Speaking of high profile celebrity relationships, hear about the Bieber’s marriage woes below:

Then there’s 43-year-old actress Sarah Paulson and her partner Holland Taylor, who is 31 years her senior. Or what about 70-year-old David Foster who recently got married to Katherine McPhee, an actress and singer who is 34 years younger than him. 

Perhaps one of the most unsuspecting Hollywood age gaps is that of 33-year-old model Rosie Huntington-Whitely and her 52-year-old partner Jason Statham. The pair have been together for ten years and in 2017 became parents to their first child. 

Despite these lengthy age gaps, there has been so much recent focus on celebrity couples who are a mere 10 years apart. Just take the media frenzy around the marriage of Priyanka Chopra and Nick Jonas.

At the end of the day, it’s up to the individual who they love and if it’s a safe, legal and consensual relationship – who are we to judge?

Always be in the loop with our snackable podcast breaking the biggest story of the day. Subscribe to It’s Been A Big Day For… on your favourite podcast app.

Do You Need A Hug? Cos Ita Buttrose Reckons All Millennials Do

"They seem to lack the resilience."

Millennials cop quite a few negative stereotypes. We’re entitled, never going to own a house, and don’t get me started on the avocado toast trope. Now we can add a new one to the mix after ABC chairwoman Ita Buttrose said millennials “lack resilience” and “need hugging.”

During a recent talk in London, Buttrose said young workers “need much more reassurance and they need to be thanked.”

“They’re very keen on being thanked and they almost need hugging – that’s before COVID of course, we can’t hug anymore – but they almost need hugging,” she said, according to SMH.

Speaking of hugs, hear about finding mateship in isolation below:

Buttrose added that millennial employees “seem to lack the resilience that I remember from my younger days.”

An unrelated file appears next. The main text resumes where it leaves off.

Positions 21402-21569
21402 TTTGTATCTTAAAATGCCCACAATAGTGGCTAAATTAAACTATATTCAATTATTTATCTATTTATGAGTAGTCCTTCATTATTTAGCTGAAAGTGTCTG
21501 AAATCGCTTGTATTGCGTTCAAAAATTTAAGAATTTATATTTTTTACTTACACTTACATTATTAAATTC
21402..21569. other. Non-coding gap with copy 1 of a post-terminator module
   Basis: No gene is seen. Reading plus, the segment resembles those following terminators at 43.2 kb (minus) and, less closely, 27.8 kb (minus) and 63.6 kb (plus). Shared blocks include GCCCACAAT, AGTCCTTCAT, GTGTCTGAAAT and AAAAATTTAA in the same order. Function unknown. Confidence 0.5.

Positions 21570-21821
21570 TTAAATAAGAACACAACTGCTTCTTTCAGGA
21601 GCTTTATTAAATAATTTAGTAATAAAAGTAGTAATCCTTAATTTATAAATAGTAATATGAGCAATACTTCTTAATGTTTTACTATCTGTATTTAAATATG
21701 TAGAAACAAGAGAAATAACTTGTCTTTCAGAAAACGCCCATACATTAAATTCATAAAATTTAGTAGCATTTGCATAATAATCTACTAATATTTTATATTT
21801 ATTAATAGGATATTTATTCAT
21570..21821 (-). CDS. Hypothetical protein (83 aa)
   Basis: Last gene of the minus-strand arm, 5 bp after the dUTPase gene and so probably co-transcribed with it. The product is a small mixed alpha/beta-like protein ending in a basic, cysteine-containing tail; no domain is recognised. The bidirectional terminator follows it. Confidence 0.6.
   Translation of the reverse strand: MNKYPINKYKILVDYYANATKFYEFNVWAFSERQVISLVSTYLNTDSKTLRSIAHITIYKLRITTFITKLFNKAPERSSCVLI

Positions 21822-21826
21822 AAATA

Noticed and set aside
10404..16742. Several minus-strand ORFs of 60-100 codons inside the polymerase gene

“Whether that’s because of bad parenting, I don’t know, and I don’t want to go down that path and offend young parents but I am an older parent, and we older parents have very set views about resilience and, you know, I think it’s something we need to foster in everybody from a young age,” she said. 

Unfortunately, Ita Buttrose’s comments didn’t go down so well with millennials, who took to social media to express their concern. 

One ABC news reporter tweeted, “What a slap in the face as a millennial reporter for @abcnews to read these comments @itabuttrose. It’s not hugs that make us dedicate our lives to journalism in the current climate – it’s resilience, and I’m quite frankly tired of lazy inaccurate tropes.”

Another posted, “Maybe Ita should pop into the regional ABC offices where many of my millennial colleagues have been nothing but resilient while smashing coverage of the binfire that’s 2020 – hug free!”

Buttrose’s comments come at a particularly inopportune time considering the fact the pandemic has devastated so many young people’s livelihoods. 

Early last month, the Grattan Institute estimated those aged 15 to 24 will be the hardest hit by the unemployment crisis, with women more at risk than men.

It appears that it’s taking a fair amount of resilience for millennials – and all generations – to weather the storm right now. As for ‘needing hugs’ – the jokes on Ita because scientists say they’re proven to make us healthier and happier.

Always be in the loop with our snackable podcast breaking the biggest story of the day. Subscribe to It’s Been A Big Day For… on your favourite podcast app.